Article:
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Kath. Love me, or love me not, I like the cap; And it I will have, or I will have none.

Pet. Thy gown? why, ay :-Come, taylor, let us see't. 0

mercy, God! what masking stuff is here?
What's this ? a sleeve? 'tis like a demi-cannon :
What ! up and down, carv'd like an apple-tart?
Here's snip, and nip, and cut, and Nish, and Nash,
Like to a censer in a barber's shop :-
Why, what, o' devil's name, taylor, call'st thou this?
Hor. I see, she's like to have neither cap nor gown.

[Afide. Tay. You bid me make it orderly and well, According to the fashion and the time.

Pet. Marry, and did ; but if you be remembred,
I did not bid you mar it to the time.
Go, hop me over every kennel home,
For
you

shall hop without my custom, sir : I'll none of it; hence, make your best of it.

Kath. I never saw a better fashion'd gown, More quaint, more pleasing, nor more commendable : Belike, you mean to make a puppet of me. Pet. Why, true; he means to make a puppet of thee. Tay. She says, your worship means to make a puppet

of her.

Pet. Oh monstrous arrogance !
Thou lyest, thou thread, thou thimble,
Thou yard, three-quarters, half-yard, quarter, nail,
Thou flea, thou nit, thou winter cricket thou :-
Brav'd in mine own house with a skein of thread!
Away, thou rag, thou quantity, thou remnant;
Or I shall so k be-mete thee with thy yard,
As thou shalt think on prating whilst thou liv'st!

I be-mete thee]-belabour.

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I tell

I tell thee, I, that thou hast marr'd her gown.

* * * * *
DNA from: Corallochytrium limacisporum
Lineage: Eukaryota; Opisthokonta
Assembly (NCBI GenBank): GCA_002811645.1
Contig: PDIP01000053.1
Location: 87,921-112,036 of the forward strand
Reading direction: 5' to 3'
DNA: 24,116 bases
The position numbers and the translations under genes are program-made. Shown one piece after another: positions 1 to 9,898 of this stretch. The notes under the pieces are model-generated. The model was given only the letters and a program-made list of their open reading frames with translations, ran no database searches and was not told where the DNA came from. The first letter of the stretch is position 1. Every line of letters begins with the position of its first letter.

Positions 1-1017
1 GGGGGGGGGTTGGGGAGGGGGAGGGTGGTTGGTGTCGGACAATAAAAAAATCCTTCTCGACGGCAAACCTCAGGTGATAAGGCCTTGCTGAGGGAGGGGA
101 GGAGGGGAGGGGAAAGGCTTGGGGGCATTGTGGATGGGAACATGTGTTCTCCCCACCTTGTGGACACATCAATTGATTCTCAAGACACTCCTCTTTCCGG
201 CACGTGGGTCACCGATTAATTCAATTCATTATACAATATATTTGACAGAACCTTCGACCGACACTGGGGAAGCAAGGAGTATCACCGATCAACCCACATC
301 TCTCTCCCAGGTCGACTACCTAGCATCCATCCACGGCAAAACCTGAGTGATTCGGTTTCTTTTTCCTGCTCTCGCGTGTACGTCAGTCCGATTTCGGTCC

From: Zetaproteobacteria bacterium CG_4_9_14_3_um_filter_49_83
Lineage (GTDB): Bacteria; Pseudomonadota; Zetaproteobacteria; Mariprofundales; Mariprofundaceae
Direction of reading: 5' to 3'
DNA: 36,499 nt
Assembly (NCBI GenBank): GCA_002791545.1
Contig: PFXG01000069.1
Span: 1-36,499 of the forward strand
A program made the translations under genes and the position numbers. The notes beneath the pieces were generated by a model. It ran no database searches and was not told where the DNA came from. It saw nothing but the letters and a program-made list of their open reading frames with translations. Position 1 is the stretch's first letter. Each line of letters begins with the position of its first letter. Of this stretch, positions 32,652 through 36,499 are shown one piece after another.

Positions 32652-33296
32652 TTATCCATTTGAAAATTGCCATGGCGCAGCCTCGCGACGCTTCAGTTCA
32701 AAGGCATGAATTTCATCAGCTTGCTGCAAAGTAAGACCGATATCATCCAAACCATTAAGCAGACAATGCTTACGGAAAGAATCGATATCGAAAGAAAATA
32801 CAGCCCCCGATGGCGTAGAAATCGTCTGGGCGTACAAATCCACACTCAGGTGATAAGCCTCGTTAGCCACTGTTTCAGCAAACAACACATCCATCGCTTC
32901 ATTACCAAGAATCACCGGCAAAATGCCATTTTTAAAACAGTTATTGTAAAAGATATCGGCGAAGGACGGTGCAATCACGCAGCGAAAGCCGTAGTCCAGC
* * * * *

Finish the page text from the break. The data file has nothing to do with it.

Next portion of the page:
Tay. Your worship is deceiv'd; the

gown

is made
Just as my master had direction :
Grumio gave order how it should be done.

Gru. I gave him no order, I gave him the stuff.
Tay. But how did you desire it should be made ?
Gru. Marry, sir, with needle and thread.
Tay. But did you not request to have it cut?
Gru. Thou hast 'fac'd many things.
Tay. I have.

Gru. Face not me: thou hast m brav'd many men; brave not me; I will neither be fac’d, nor brav'd. I say unto thee, I bid thy master cut out the gown; but I did not bid him cut it to pieces : ergo, thou lieft.

Tay. Why, here is the note of the fashion to testify.
Pet. Read it.
Gru. The note lies in his throat, if he say I said fo.
Tay. Imprimis, a loose-bodied

loose-bodied gown : Gru. Master, if ever I said " loose-body'd gown, sow me up in the skirts of it, and beat me to death with a bottom of brown thread: I said, a gown. Pet. Proceed. Tay. With a small compass’d cape; Gru. I confess the cape. . Tay. With a trunk sleeve ;Gru. I confess two sleeves. Tay. The sleeves curiously cut. Pet. Ay, there's the villany.

Gru. Error i the bill, fir; error i the bill. I commanded the Neeves should be cut out, and sow'd up again;

1

fac'd]-turn'd up with facings~and out faced. m brav’d]-made fine-and bully'd, dunn'd. no looje-body'd gown,)--the dress of harlots- looje-body's gown. compass'd ]-round.

and

and that I'll prove upon thee, though thy little finger be armed in a thimble.

Tay. This is true, that I say; an I had thee in place where, thou shou’dst know it.

Gru. I am for thee straight : take thou P the bill, give
me thy 'mete-yard, and spare not me.
Hor. God-a-mercy, Grumio! then he shall have no

odds.
Pet. Well, sir, in brief, the gown is not for me.
Gru. You are i' the right, sir; 'tis for my mistress.
Pet. Go, take it up unto thy master's use.

Gru. Villain, not for thy life: Take up my mistress' gown for thy master's use!

Pet. Why, fir, what's your conceit in that?